The small village of Westcott Barton, originally clustered around the church, is little more than a small collection of stone cottages and houses and is now contiguous with Middle Barton. The church at Westcott Barton is the Church of St. Edward the Confessor. The church was originally an Anglo Saxon church dedicated to St. Edmund the Martyr but the dedication was changed in the 13th century and over the centuries the church has been much extended and altered.
Steeple Barton is about a mile south-east of Middle Barton. It is now little more than a small collection of stone cottages and houses, a church and Barton Abbey.
The Church of St. Mary the Virgin at Steeple Barton is Norman but little of the original building is recognisable except the Norman font. The south aisle was added in the 14th century. Its surviving original features include the south porch and five-bay arcade, both of which are Decorated Gothic.The Perpendicular Gothic west tower was added in the 15th century.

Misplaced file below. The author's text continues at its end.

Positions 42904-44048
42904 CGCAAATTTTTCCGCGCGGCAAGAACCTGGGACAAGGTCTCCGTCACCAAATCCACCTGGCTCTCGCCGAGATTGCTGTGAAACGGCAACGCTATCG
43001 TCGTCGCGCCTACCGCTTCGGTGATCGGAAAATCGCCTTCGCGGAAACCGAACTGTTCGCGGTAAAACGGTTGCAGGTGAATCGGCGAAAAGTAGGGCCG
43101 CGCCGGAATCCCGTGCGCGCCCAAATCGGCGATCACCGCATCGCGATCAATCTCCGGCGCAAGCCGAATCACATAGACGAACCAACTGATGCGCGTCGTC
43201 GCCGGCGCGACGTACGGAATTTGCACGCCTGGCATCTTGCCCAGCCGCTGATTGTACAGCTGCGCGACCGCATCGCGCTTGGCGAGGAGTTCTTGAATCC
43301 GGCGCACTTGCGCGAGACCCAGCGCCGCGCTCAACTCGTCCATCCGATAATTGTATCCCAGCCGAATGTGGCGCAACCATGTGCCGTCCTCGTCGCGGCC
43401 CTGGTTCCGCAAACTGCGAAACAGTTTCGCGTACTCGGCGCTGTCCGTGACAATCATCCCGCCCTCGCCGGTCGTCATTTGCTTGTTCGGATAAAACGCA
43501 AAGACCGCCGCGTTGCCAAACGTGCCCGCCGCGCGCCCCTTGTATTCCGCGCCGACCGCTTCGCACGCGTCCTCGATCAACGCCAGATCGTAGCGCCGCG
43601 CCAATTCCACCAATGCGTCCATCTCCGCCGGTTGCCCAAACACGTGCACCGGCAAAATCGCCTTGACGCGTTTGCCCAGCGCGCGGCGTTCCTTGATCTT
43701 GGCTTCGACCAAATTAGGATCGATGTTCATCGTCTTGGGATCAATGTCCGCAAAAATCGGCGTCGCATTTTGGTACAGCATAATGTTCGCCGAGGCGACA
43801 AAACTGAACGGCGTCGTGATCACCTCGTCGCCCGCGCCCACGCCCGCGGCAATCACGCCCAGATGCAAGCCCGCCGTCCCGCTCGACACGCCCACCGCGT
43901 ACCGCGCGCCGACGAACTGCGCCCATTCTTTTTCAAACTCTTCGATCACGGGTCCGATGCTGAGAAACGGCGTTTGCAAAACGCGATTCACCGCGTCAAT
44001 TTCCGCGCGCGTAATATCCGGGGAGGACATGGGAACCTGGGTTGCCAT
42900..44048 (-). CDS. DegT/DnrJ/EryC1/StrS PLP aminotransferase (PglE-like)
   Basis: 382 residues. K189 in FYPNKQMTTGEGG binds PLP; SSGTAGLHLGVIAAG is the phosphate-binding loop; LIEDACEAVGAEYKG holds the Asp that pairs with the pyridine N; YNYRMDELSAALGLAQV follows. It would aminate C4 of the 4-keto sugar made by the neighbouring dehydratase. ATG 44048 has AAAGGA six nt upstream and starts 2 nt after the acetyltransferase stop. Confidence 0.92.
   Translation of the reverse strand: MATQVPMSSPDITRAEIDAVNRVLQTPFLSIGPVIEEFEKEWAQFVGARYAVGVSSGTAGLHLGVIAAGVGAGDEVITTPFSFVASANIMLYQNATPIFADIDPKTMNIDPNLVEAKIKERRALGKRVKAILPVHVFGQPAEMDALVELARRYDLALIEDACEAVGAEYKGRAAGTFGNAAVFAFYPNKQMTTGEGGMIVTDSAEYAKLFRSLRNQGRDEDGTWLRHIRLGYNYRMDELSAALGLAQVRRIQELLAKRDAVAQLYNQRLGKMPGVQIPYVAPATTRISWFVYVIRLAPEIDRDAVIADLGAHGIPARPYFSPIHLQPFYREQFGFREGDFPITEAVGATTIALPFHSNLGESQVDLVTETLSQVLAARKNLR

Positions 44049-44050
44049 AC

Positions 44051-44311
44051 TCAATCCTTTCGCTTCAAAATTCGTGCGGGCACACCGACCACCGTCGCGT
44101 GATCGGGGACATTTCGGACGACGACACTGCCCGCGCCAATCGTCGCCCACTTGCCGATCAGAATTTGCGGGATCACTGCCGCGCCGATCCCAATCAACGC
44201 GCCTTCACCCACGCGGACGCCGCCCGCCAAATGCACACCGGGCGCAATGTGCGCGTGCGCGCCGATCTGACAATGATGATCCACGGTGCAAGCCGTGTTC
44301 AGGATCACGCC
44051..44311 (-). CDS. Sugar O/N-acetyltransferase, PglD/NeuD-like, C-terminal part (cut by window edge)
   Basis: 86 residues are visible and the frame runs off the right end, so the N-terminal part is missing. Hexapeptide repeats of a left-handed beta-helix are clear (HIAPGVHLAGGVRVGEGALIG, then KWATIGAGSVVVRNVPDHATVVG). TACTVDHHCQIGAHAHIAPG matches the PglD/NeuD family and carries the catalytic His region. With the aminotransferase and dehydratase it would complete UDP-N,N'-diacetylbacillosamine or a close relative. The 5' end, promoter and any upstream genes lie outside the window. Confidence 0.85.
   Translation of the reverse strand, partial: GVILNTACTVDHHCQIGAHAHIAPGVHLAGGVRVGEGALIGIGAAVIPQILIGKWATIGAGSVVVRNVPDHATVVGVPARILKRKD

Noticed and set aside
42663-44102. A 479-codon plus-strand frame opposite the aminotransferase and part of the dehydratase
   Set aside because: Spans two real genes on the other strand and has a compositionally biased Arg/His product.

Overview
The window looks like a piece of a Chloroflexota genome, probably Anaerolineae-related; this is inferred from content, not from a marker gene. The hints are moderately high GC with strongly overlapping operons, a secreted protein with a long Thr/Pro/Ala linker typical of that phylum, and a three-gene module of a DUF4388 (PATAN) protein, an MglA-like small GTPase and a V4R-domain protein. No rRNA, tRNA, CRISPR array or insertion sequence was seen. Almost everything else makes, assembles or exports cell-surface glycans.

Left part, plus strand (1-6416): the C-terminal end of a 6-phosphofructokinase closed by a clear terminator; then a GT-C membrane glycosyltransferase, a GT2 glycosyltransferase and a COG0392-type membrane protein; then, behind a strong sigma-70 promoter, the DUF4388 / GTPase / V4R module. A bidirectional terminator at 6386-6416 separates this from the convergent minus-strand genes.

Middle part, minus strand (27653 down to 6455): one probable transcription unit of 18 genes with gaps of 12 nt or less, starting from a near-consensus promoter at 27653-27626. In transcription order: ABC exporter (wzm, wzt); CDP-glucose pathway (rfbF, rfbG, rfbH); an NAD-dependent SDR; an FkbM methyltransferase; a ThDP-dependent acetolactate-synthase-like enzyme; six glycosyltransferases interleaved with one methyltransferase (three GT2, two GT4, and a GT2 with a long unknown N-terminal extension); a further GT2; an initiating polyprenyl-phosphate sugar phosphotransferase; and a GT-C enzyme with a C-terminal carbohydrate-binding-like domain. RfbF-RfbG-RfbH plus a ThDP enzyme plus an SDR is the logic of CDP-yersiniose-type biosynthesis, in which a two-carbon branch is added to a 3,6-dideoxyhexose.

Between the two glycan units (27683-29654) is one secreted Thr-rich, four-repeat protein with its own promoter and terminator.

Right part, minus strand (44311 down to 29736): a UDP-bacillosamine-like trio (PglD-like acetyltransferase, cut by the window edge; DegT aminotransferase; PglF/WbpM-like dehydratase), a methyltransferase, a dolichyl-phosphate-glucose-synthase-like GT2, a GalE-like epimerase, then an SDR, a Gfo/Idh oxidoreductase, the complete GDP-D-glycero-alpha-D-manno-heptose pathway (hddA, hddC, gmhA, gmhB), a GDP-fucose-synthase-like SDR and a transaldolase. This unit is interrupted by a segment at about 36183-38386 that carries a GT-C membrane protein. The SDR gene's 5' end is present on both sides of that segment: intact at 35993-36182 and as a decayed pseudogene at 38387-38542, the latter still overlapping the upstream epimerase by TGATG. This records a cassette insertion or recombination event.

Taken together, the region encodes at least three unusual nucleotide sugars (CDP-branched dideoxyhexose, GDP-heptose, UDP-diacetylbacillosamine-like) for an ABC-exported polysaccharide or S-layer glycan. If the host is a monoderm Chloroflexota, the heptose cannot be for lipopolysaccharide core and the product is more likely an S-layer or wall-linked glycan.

Near the church is Barton Abbey, a privately owned house. Parts of the building date from the 16th Century but the majority of the structure is Victorian. Originally a manor house, it was renamed Barton Abbey in the late 19th century on the false assumption that the Augustinian Osney Abbey had a cell here.
Nearby are the remains of some historic fish ponds which date from the 13th century. Humps in the fields indicate that there was once a once sizable village, but this was largely abandoned after the ravages of the Black Death.
Middle Barton, between Westcott and Steeple Barton is larger but has little real character. The River Dorn separates the southern part of the village from the remainder.
Westcott Barton is about 7 miles east of Chipping Norton on the B4030, and about 9.5 miles south of Banbury. Steeple Barton is about 1,5 miles south-east of Westcott Barton.